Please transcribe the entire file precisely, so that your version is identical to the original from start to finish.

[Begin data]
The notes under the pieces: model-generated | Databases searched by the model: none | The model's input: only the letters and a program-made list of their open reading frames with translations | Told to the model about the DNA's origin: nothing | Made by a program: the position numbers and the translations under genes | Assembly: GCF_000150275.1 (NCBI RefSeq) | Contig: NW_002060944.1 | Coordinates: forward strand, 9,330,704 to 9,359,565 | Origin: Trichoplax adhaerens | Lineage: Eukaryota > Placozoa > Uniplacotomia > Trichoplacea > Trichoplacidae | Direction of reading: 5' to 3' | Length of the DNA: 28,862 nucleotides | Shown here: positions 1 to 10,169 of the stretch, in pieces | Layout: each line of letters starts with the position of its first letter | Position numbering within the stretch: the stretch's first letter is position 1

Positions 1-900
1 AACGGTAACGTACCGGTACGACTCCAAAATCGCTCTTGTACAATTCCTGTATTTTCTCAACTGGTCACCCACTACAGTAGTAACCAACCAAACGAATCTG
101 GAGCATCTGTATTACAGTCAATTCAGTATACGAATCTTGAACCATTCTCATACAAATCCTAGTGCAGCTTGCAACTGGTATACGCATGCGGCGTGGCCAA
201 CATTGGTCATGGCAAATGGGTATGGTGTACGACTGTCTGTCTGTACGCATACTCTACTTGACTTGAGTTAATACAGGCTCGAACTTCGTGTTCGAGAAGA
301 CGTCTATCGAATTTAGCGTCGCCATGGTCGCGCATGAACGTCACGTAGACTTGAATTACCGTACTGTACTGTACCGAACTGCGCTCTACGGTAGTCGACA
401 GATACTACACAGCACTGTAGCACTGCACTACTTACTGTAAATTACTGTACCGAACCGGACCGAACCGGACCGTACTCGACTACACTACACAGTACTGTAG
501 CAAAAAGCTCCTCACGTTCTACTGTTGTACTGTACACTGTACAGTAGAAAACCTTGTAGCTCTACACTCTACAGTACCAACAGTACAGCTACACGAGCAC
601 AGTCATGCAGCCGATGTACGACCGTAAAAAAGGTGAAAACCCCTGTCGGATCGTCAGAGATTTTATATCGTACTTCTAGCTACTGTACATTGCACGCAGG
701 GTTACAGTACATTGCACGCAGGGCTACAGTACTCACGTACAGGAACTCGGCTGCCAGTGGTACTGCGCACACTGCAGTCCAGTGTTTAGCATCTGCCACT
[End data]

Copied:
The notes under the pieces: model-generated | Databases searched by the model: none | The model's input: only the letters and a program-made list of their open reading frames with translations | Told to the model about the DNA's origin: nothing | Made by a program: the position numbers and the translations under genes | Assembly: GCF_000150275.1 (NCBI RefSeq) | Contig: NW_002060944.1 | Coordinates: forward strand, 9,330,704 to 9,359,565 | Origin: Trichoplax adhaerens | Lineage: Eukaryota > Placozoa > Uniplacotomia > Trichoplacea > Trichoplacidae | Direction of reading: 5' to 3' | Length of the DNA: 28,862 nucleotides | Shown here: positions 1 to 10,169 of the stretch, in pieces | Layout: each line of letters starts with the position of its first letter | Position numbering within the stretch: the stretch's first letter is position 1

Positions 1-900
1 AACGGTAACGTACCGGTACGACTCCAAAATCGCTCTTGTACAATTCCTGTATTTTCTCAACTGGTCACCCACTACAGTAGTAACCAACCAAACGAATCTG
101 GAGCATCTGTATTACAGTCAATTCAGTATACGAATCTTGAACCATTCTCATACAAATCCTAGTGCAGCTTGCAACTGGTATACGCATGCGGCGTGGCCAA
201 CATTGGTCATGGCAAATGGGTATGGTGTACGACTGTCTGTCTGTACGCATACTCTACTTGACTTGAGTTAATACAGGCTCGAACTTCGTGTTCGAGAAGA
301 CGTCTATCGAATTTAGCGTCGCCATGGTCGCGCATGAACGTCACGTAGACTTGAATTACCGTACTGTACTGTACCGAACTGCGCTCTACGGTAGTCGACA
401 GATACTACACAGCACTGTAGCACTGCACTACTTACTGTAAATTACTGTACCGAACCGGACCGAACCGGACCGTACTCGACTACACTACACAGTACTGTAG
501 CAAAAAGCTCCTCACGTTCTACTGTTGTACTGTACACTGTACAGTAGAAAACCTTGTAGCTCTACACTCTACAGTACCAACAGTACAGCTACACGAGCAC
601 AGTCATGCAGCCGATGTACGACCGTAAAAAAGGTGAAAACCCCTGTCGGATCGTCAGAGATTTTATATCGTACTTCTAGCTACTGTACATTGCACGCAGG
701 GTTACAGTACATTGCACGCAGGGCTACAGTACTCACGTACAGGAACTCGGCTGCCAGTGGTACTGCGCACACTGCAGTCCAGTGTTTAGCATCTGCCACT